CSIRO nets $220m in Wi-Fi settlement

CSIRO nets $220m in Wi-Fi settlement

Summary: The CSIRO has been awarded $220 million after settling litigation against companies in the US to license its wireless local area network (WLAN) technology.


The CSIRO has been awarded $220 million after settling litigation against companies in the US to license its wireless local area network (WLAN) technology.

The national science agency has been suing companies that have been using the technology, invented by a team of CSIRO scientists in the 1990s, without a licence.

One case against US carriers AT&T, Verizon and T-Mobile was set to go before a Texas court in April; however, mid-March, a report surfaced that CSIRO was in negotiations to settle the dispute. Now, CSIRO has settled with these and other firms considered to be infringing on its technology patents.

In 2009, CSIRO recouped $205 million after settling cases against 14 companies, including Microsoft, Fujitsu and Asus.

Since then, the agency has notched up licence agreements with 23 companies.

"CSIRO will receive more than $220 million from this round of WLAN licensing," Minister for Science and Research Chris Evans said in a statement on Sunday.

More than 5 billion products incorporating the invention — including laptop computers, smartphones, games devices and consumer media products — will have been sold by the time the patents expire in 2013.

The CSIRO now has licence agreements with companies representing about 90 per cent of the industry, with total revenue earned from the technology more than $430 million.

The lead inventor of the technology, John O'Sullivan, was awarded the 2009 Prime Minister's Award for Science.

Topics: Broadband, Emerging Tech, Legal, Networking, NBN, Wi-Fi

Suzanne Tindal

About Suzanne Tindal

Suzanne Tindal cut her teeth at ZDNet.com.au as the site's telecommunications reporter, a role that saw her break some of the biggest stories associated with the National Broadband Network process. She then turned her attention to all matters in government and corporate ICT circles. Now she's taking on the whole gamut as news editor for the site.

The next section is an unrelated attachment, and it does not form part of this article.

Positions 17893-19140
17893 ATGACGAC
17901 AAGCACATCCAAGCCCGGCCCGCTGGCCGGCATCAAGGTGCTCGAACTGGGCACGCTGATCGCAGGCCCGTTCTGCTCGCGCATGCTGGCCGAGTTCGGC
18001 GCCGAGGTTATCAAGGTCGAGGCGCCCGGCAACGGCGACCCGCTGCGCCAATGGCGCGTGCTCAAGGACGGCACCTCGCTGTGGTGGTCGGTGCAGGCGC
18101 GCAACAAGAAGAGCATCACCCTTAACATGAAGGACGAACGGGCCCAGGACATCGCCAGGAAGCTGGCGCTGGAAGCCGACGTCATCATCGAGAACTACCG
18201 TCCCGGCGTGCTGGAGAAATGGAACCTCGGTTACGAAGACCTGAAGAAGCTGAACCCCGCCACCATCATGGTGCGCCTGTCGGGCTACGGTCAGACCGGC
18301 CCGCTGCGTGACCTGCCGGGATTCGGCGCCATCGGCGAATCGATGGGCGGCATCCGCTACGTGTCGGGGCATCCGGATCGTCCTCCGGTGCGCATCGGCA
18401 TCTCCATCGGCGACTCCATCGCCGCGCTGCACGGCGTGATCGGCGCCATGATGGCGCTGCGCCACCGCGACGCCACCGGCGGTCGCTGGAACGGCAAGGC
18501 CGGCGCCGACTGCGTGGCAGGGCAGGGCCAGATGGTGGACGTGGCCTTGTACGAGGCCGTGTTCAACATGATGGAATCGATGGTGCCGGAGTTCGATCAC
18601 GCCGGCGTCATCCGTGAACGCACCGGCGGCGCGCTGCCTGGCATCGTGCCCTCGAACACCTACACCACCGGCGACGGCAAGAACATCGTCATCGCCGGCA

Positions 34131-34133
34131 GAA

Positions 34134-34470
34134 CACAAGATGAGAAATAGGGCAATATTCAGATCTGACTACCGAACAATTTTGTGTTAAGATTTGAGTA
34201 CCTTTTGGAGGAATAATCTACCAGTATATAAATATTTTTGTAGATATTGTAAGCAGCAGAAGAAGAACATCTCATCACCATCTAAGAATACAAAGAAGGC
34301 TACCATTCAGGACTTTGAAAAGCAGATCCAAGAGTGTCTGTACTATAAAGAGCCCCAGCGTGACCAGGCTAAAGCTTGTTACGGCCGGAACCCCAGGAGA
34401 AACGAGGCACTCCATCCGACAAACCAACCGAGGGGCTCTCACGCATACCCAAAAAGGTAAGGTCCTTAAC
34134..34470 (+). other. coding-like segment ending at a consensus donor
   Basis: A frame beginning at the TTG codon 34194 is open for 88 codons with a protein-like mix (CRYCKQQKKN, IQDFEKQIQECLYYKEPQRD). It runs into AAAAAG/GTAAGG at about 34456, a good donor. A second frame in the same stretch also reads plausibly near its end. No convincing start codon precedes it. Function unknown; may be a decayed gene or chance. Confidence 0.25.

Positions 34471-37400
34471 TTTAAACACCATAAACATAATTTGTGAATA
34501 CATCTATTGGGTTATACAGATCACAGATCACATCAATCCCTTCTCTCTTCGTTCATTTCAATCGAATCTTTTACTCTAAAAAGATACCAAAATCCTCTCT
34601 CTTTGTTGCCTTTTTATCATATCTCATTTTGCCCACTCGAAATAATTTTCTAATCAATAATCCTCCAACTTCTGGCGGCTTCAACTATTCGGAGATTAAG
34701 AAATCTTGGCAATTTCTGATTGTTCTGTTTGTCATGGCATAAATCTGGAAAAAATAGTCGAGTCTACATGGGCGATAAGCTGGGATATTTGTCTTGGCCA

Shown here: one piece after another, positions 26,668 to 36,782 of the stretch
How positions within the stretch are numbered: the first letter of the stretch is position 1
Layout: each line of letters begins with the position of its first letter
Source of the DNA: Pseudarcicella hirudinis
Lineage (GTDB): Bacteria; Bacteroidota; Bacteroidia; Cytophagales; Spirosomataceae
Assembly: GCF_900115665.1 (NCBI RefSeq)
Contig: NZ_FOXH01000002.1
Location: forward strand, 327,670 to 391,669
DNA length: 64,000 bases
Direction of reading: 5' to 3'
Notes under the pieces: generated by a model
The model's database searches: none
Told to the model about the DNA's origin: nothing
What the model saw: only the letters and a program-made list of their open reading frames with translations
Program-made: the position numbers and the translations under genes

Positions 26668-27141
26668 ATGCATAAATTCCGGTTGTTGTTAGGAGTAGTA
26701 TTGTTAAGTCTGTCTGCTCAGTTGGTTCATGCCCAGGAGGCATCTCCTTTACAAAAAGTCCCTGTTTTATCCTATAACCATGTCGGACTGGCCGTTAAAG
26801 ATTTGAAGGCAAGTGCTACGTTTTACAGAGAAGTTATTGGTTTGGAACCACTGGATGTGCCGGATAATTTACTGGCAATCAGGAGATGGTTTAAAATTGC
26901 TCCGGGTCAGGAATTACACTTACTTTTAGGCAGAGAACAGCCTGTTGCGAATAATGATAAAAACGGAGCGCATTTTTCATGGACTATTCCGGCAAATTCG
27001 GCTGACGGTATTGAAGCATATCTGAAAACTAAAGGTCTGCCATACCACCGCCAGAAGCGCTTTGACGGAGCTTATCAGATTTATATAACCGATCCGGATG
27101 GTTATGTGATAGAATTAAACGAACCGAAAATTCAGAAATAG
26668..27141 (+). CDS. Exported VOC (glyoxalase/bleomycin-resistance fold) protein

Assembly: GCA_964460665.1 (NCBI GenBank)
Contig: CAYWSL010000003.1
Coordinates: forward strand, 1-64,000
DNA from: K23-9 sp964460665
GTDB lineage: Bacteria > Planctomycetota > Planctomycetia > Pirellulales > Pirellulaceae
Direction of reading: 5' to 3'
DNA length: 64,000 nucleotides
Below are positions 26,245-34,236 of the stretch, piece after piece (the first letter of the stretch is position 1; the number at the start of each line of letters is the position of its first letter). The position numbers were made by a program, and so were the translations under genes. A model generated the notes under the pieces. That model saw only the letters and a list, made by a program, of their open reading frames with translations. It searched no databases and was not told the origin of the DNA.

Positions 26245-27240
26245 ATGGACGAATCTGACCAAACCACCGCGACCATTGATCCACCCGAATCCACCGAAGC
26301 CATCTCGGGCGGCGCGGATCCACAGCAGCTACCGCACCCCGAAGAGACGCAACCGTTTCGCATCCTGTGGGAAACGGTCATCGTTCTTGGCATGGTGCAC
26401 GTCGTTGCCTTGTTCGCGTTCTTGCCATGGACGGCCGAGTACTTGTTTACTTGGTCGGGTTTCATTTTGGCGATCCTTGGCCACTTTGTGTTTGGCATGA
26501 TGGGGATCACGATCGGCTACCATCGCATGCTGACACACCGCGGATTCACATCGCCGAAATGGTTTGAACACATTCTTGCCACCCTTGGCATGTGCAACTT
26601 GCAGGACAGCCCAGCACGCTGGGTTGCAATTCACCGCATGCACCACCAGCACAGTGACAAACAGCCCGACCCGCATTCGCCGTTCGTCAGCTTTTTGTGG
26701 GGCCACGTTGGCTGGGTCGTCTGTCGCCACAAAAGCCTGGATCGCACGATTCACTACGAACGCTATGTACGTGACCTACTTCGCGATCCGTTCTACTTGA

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  • Government employed scientists in CSIRO and DSTO lose their intellectual property rights on joining those organisations. At least the CSIRO scientists get public recognition of their work. not so DSTO scientists. Nulka has earned the Australian government close to a billion dollars yet the Australian inventors are unknown.
    Alexander Biggs
  • Seems that CSIRO is selling it off a bit cheap to me.
    If the average retail price of those 5 billion devices using the technology was, lets say $100, then given that CSIRO's gets all up $430 million for the lot then their take would be about 0.1 cents out of each device. Not much considering the importance of the technology to the devices.
    Granted, my average $100 per device was an educated guess and may be way out. I also may be oversimplifying the case but it would appear that CSIRO could have done much better in it's negotiations with the device manufacturers.
  • I agree it's been sold off incredibly cheaply. Being an Australian public company I would have thought the rewards should be shared back into the Government coffers but should have been in the billions, not the millions. $1 from every device would reap several billion dollars I would have thought...
  • Seems a bit two-faced??? Didn't the CSIRO spend most of the 80s and early nineties destroying (Criminally) all the private Solar Cell manufacturers?
    Dont BHP and the CSIRO now hold the monopoly on these devices???
    Bunch of criminals!